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Sn̓ ʕaýckstx (Sinixt) to Celebrate Historic Court Victory in Nelson

By Contributor
June 6th, 2022

Andy Joseph Jr., Chairman of the Sn̓ ʕaýckstx (Sinixt) Confederacy and the Confederated Tribes of the Colville Reservation, recently announced that a long- awaited ceremony and celebration will be held on June 10, 2022 at Lakeside Park in Nelson British Columbia.

The celebration is being held to honor the April 23, 2021 landmark decision from the Supreme Court of Canada in R. v. Desautel, which affirmed that the Sn̓ ʕaýckstx are an Aboriginal Peoples of Canada with a constitutionally protected right to hunt in their traditional territory in Canada, erasing the infamous “extinction declaration” of 1956.

Chairman Joseph said that April 23, 2021 was a historic day for both the Sn̓ ʕay̓ckstx and other cross-border tribes across the continent, and welcomes everyone to this special celebration, which was regrettably delayed because of the COVID-19 pandemic.

“This is one of the biggest Indigenous law cases in recent history and I am proud of our people and our ancestors,” Chairman Joseph said.

“The Desautel decision has profound implications for cross- border peoples around the entire continent and beyond, and will change the way we see the “invisible lines” of international borders and concepts of citizenship and identity.”

“We look forward and are excited to be on our homelands celebrating with our guests,” he added. This case is not about hunting; it is about healing. What happened to us and our territory wounded everyone. Now is the chance for everyone to heal.”

The agenda for June 10 was announced to include the following:

  • 11:00 a.m. Community Lunch at the Rotary Shelter in Lakeside Park
  • 12:00 p.m. Ceremony and Celebration of the extinction reversal
  • 5:00 p.m. Unveiling of mural at 685 Baker St by artist Ric Gendron
  • 6:00 p.m. Community Dinner hosted by Touchstones Nelson Museum at 502 Vernon Street
  • 7:30 p.m. Music by celebrated Snʕāyckst artist Tony Louie at the Capitol Theatre
  • 8:30 p.m. World premiere of “Older Than the Crown” by Snʕāyckst filmmaker

Derrick J. Lamere, followed by a Q & A session Chairman Joseph, said June 10 will be a memorable event for everyone in attendance:

“A celebration like this, where communities can come together, is exactly what is required for truth and reconciliation, and is especially powerful as Nelson celebrates its 125th anniversary. This ceremony will lead us all forward to reflection, recognition and acknowledgment of the history of our territory and this city. As we recognize Rick’s fortitude in seeing this trailblazing decision through four levels of court, we embark down a new path of reconciliation and healing, away from our histories of colonization, dispossession and assimilation.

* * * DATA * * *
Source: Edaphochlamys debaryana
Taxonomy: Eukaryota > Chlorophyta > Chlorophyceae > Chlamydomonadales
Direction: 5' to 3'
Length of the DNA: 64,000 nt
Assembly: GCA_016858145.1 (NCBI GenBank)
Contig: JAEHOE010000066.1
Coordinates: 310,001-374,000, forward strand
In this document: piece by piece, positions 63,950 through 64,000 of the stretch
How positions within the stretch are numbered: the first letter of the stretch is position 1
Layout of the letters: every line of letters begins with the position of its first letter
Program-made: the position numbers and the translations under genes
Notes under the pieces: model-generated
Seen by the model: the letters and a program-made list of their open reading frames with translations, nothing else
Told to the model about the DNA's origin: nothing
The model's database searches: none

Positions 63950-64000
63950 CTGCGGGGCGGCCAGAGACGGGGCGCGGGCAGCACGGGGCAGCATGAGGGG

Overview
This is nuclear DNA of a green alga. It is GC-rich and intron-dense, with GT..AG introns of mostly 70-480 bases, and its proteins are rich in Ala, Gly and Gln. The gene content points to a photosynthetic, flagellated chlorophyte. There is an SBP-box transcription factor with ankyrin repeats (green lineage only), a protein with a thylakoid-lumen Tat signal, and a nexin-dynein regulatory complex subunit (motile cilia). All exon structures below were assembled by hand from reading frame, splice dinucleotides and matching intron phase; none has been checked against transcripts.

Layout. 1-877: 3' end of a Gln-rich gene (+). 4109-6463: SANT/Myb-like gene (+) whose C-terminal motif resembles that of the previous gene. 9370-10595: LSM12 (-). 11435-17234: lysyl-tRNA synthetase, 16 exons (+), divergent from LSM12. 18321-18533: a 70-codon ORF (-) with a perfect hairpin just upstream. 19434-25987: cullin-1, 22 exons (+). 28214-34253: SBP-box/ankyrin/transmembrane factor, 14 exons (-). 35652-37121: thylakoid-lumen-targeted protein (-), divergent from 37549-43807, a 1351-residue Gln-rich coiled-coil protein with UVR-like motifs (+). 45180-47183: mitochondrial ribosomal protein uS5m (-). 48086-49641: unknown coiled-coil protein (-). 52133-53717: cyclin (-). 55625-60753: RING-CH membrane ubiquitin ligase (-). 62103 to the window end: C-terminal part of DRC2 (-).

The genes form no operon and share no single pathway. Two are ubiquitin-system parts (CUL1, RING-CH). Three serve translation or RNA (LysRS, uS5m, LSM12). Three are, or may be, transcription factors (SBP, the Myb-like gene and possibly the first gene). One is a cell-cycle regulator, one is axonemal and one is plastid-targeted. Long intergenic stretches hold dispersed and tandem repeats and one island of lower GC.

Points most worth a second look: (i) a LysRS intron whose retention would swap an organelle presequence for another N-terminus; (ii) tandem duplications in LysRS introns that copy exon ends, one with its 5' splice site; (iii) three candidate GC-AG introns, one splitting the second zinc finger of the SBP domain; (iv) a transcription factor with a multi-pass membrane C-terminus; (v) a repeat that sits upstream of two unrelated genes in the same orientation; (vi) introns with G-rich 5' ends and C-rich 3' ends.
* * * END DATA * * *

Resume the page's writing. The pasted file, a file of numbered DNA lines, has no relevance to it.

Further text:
“We have survived each other, survived our histories since creation, even now we are surviving a pandemic together. Just like our ancestors, púti kwu aláʔ(we are still here). We invite you to stand as witnesses as we honor this historic day – April 23, 2021.”

About the Colville Tribes:

Today, more than 9,354 descendants of 12 aboriginal tribes of Indians are enrolled in the Confederated Tribes of the Colville. The twelve tribes which compose the Confederated

Tribes of the Colville Reservation include: ščəlámxəxw (deep water) or Chelan ̕; walwáma ̕ (Wallowa people) or Chief Joseph Band of Nez Perce; sx̌wyʔiɬp (sharp pointed trees) or

Colville; šnt̕iyátkwəxw (grass in the water) or Entiat; snʕáyckst (speckled fish) or Lakes; mətxwu (blunt hills around a valley) or Methow; škwáxčənəxw (people living on the bank) or

Moses-Columbia; nspilm (prairie) or Nespelem; uknaqin (seeing over the top) or Okanogan; palúšpam (people from Palouse) or Palus; sənpʕwilx (grey mist as far as one can see) or San Poil, and šnp̓ əšqwáw̓ səxw (people in between) or Wenatchi.

About the snʕaýckstx (Sinixt) Confederacy:

Formerly known as the Arrow Lakes Aboriginal Society, the Confederacy has been established to represent snʕaýckstx people on both sides of the international border, regardless of tribal or band affiliation, in a manner consistent with Indigenous law and traditions.

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